HR professionals from coast to coast are crunching their benefits numbers and creatively brainstorming to come up with new solutions to attract and retain talent. Many industries and locations faced recruiting challenges and skills shortages last year that have seeped into 2017.
Salary is just one tool to attract talent. A noteworthy benefits package can make the difference between hiring top workers or losing them to competitors. The 2017 Employee Benefits Report from the Society for Human Resource Management (SHRM) lends valuable insight into what companies must consider to stay relevant in a competitive labor market.
The status quo likely won't do. Nearly one-third of organizations increased their overall benefits offerings, the study found, and they were most likely to increase health (22 percent) and wellness (24 percent) benefits.
Employee health programs are always a big concern for HR and finance. These can get costly and must be considered carefully. When looking at companies across the country, the SHRM study found organizations are offering health coverage broadly for employees and their families, despite structure. In fact, 95 percent provide health care coverage for opposite-sex spouses, 85 percent provide coverage for same-sex spouses, and just over one-half provide coverage for domestic partners, regardless of whether they are the same or opposite sex.
Some key benefits on the rise include:
- Health savings accounts (HSAs)
- Employer contributions to HSAs
- Standing desks
- Onsite lactation/mother's rooms
- Telecommuting on an ad hoc basis
- 401(k) fund conversion into Roth 401(k)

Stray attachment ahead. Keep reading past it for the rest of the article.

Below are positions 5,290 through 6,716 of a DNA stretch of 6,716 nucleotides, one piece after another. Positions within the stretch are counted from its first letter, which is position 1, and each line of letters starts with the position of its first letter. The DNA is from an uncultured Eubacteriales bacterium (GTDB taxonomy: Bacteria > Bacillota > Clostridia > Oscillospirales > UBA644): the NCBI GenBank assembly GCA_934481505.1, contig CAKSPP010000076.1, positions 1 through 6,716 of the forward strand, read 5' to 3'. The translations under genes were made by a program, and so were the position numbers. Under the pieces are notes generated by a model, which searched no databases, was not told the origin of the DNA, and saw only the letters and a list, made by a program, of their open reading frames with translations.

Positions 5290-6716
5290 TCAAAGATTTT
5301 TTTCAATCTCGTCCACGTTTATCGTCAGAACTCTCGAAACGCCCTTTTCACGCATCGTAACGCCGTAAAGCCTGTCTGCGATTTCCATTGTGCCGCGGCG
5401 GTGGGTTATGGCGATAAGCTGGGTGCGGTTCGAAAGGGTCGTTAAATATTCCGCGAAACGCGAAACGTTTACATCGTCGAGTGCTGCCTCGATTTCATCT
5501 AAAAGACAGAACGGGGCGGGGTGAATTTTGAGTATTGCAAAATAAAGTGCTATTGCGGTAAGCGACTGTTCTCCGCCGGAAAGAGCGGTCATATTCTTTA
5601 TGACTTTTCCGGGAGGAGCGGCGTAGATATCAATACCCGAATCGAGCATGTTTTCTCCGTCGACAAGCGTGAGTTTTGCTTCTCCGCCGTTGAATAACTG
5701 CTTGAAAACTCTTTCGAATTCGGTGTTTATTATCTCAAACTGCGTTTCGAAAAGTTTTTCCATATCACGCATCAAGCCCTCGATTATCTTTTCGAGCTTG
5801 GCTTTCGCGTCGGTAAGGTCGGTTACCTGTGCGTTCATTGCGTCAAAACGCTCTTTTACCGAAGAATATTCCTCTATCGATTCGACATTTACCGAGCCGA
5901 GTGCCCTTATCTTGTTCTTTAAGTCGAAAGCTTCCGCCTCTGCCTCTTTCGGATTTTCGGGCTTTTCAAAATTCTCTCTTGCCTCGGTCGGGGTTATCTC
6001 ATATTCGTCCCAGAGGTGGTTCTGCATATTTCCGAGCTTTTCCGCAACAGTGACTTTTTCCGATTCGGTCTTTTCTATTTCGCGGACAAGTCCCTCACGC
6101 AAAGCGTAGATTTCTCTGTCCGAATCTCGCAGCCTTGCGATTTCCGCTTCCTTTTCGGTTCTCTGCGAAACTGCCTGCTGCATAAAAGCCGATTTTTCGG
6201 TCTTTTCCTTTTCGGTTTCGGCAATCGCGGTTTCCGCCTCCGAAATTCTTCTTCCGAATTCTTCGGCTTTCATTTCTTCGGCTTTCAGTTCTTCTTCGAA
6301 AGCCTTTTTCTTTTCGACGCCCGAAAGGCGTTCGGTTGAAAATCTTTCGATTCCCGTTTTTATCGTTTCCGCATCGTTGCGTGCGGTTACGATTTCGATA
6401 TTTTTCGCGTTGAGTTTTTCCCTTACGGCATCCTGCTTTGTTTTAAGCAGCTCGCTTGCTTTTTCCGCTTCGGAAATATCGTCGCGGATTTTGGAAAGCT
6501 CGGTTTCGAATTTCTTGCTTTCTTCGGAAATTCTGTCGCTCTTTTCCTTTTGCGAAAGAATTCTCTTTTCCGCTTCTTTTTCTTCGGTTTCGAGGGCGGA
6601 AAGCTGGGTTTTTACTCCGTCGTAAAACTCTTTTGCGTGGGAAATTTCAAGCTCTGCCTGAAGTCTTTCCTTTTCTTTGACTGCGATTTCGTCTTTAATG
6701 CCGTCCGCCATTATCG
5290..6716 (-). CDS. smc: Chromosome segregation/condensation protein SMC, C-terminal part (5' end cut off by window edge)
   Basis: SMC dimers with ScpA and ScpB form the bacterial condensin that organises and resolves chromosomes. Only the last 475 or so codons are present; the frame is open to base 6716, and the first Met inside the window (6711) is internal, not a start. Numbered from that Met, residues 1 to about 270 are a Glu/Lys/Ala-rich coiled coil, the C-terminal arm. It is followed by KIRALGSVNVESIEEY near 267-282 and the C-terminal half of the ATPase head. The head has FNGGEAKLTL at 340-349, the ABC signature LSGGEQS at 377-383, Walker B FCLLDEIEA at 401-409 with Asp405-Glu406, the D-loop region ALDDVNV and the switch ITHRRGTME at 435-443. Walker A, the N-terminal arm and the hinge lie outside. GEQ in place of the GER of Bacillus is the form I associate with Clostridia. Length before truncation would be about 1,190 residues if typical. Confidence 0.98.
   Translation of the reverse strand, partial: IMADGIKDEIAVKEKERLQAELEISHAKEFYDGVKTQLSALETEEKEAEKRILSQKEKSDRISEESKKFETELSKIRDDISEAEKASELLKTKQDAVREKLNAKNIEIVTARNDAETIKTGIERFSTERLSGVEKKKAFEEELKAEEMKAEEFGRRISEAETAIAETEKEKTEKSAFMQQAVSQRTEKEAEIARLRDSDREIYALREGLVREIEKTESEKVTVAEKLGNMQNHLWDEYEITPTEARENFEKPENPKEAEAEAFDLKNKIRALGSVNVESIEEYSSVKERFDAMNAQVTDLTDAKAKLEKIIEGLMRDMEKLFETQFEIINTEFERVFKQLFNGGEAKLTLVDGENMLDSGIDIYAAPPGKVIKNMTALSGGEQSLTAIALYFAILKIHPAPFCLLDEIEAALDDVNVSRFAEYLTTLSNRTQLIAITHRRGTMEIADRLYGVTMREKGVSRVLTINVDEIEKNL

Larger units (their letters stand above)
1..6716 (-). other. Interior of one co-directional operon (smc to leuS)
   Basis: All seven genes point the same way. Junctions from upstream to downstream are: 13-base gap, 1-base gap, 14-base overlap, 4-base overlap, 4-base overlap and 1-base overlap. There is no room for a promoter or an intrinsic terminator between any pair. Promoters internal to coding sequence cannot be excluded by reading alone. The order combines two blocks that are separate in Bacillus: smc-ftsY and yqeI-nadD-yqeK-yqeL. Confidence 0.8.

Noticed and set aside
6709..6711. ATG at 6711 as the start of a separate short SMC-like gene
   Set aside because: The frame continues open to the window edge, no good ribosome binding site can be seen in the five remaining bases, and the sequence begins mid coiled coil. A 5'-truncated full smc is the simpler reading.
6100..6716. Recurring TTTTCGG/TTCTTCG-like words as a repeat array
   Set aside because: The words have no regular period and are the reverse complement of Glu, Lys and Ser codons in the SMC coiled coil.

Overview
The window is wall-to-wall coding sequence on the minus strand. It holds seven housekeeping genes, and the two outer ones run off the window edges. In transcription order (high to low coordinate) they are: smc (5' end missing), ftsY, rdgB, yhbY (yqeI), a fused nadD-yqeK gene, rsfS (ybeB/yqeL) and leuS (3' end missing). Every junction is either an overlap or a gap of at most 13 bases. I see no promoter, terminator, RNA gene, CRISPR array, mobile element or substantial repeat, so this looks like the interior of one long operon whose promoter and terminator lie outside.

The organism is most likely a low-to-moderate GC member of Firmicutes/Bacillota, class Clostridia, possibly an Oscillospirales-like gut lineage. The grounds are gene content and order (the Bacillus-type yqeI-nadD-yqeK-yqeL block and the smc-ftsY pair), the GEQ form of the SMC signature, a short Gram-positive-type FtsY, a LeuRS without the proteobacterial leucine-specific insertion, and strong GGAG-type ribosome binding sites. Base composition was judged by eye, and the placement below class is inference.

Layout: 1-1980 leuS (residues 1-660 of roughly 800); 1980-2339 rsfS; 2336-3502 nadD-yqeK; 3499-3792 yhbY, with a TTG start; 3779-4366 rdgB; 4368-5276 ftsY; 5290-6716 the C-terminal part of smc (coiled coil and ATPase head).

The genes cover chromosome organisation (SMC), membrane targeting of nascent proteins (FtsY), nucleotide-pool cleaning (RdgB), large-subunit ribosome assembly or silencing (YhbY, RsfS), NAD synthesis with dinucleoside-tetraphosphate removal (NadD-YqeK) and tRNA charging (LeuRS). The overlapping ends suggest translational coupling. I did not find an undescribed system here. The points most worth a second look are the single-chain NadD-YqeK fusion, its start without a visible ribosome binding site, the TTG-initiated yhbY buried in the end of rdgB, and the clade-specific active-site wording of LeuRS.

- Sign-on bonuses for both executive and non-executive positions
- Shift flexibility
Curious which benefits are declining? Here are some that fewer companies are offering:
- Medical flexible spending accounts (FSAs)
- Undergraduate and graduate educational assistance
- Long-term care insurance
- Shift premiums
- Automobile subsidy for business use of personal vehicle
- Service anniversary awards
One benefit that has been getting a lot of press recently is paid parental leave. The SHRM report found 30 percent of organizations provided paid maternity leave, which includes coverage by family or parental leave policies but excludes what is covered by short-term disability or state law. This offering has increased slightly from 26 percent in the 2016 report. On average, organizations that offered paid leave for a new child provided 41 days for maternity leave, 22 days for paternity leave, 31 days for adoption leave, and 36 days for surrogacy leave.
If you're seeking to stand out, it might make sense to consider adopting a robust paid leave policy. While it can be costly, it can attract and retain talent effectively if it's of high value to your target market. When looking at benefits, really consider the needs of employees now and in the future. Young professionals are often buying homes and starting families. However, if many of your hires are new graduates, their focus might be on student loans. Older demographics might want to focus on leadership training and retirement benefits.
In the game of benefits, you can't lead in them all. Focus on what makes sense for your company from an employee and budget standpoint. Knowing the trends from reports like this one from SHRM can certainly help direct you down the right path.